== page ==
I've heard about of the plug melting before in some of the early Voltec EVSE's (AKA the "charger"). They had weak connections between the plug blades and cord which could heat up and melt the plug. The Voltec EVSE is covered under the Voltec warranty.
 

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To all who responded to this thread. OP said that the plug melted, NOT the receptacle/outlet. A faulty receptacle would not cause a plug to melt without causing many other issues.

I've heard about of the plug melting before in some of the early Voltec EVSE's (AKA the "charger"). They had weak connections between the plug blades and cord which could heat up and melt the plug. The Voltec EVSE is covered under the Voltec warranty.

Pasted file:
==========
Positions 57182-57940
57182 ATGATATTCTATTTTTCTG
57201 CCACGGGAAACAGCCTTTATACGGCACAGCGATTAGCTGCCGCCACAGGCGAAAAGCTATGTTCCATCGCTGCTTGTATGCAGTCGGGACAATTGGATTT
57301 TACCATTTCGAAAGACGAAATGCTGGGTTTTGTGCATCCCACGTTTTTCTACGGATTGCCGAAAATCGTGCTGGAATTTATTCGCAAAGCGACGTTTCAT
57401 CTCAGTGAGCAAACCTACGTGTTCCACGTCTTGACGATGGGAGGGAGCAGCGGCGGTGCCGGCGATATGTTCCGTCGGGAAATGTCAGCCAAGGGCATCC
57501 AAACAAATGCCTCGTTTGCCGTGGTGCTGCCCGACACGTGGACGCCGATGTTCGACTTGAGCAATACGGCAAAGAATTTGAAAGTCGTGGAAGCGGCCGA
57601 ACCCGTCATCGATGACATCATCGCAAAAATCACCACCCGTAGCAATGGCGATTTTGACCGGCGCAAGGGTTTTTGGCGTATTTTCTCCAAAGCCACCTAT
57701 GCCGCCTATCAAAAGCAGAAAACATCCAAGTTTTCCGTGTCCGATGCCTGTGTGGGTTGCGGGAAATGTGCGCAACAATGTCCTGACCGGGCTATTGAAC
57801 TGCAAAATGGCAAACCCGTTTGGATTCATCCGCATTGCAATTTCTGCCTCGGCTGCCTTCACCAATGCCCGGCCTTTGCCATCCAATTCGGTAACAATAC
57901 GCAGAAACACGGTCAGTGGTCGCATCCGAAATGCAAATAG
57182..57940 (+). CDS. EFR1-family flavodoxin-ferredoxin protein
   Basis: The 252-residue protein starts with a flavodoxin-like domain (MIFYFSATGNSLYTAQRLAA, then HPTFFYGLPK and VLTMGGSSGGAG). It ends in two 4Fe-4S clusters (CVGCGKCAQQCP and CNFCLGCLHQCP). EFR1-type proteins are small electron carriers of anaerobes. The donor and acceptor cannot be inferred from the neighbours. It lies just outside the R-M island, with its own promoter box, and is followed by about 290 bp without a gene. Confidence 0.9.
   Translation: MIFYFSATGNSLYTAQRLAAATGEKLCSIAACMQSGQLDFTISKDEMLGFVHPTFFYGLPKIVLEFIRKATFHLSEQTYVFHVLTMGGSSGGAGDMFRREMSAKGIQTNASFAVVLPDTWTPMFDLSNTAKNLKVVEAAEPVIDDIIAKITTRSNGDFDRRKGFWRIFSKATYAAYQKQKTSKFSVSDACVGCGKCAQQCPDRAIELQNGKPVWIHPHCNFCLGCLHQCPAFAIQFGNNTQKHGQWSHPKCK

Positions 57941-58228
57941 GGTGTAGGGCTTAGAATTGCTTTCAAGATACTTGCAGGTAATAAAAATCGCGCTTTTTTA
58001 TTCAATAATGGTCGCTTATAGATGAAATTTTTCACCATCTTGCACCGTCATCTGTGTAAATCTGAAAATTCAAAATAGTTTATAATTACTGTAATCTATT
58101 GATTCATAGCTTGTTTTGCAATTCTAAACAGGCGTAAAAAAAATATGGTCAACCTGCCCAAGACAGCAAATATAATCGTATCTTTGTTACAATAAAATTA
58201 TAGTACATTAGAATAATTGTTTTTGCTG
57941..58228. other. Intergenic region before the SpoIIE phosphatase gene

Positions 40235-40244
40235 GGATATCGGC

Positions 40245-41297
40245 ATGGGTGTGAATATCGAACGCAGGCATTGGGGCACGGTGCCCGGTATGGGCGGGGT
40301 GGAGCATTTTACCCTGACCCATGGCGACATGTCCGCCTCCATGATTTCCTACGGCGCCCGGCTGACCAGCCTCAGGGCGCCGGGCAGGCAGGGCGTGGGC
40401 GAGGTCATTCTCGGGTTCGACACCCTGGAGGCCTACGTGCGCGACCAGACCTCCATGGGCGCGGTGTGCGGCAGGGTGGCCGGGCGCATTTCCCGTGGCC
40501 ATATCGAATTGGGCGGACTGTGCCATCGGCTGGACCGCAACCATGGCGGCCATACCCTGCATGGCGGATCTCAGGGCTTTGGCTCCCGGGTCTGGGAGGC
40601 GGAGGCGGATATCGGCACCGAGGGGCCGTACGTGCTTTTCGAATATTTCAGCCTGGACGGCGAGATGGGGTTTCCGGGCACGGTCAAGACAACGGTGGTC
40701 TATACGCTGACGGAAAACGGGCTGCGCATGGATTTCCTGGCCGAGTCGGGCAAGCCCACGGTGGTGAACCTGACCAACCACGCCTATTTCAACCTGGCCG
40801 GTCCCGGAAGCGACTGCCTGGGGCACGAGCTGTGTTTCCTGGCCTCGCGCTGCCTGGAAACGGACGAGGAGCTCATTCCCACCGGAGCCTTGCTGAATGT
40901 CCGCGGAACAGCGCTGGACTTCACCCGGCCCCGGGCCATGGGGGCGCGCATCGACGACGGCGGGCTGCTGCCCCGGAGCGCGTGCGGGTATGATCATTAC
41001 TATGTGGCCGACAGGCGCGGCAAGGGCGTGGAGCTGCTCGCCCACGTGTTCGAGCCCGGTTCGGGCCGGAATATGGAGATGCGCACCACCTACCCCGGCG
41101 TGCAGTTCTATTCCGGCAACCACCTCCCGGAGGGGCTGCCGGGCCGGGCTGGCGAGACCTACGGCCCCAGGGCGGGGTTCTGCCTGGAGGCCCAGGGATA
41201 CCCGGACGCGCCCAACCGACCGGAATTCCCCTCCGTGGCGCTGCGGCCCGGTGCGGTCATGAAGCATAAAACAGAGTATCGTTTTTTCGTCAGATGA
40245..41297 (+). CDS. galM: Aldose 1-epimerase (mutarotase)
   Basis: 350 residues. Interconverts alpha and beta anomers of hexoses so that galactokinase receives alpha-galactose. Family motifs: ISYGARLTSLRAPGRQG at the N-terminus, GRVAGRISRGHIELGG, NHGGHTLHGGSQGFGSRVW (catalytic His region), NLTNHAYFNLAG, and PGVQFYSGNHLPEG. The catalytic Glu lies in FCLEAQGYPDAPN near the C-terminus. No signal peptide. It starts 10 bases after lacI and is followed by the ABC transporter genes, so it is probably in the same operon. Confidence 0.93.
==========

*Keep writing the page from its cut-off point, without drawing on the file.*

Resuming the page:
You are wrong. A bad receptacle can cause the plug to melt if the contact points were dirty, creating a new low resistance to heat up (P=V^2/R). I have seen this happen many times , even when I was just a high school student. Anyway, the EVSE runs a constant current, so the outlet should be new or cleaned before plugging in.
 

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My new 2014 came with an old style charger from a 2011 or 2012. Dealership said the other one was broken. Anyway, the one that came with the car overheated and died. Lights would not come on and it was VERY warm when I found it. The car gave me the warning signal about the charge being interrupted. Dealer replaced the faulty charging cord under warranty.
 

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I've had poor quality outlets melt cords or themselves using:

Hair Dryer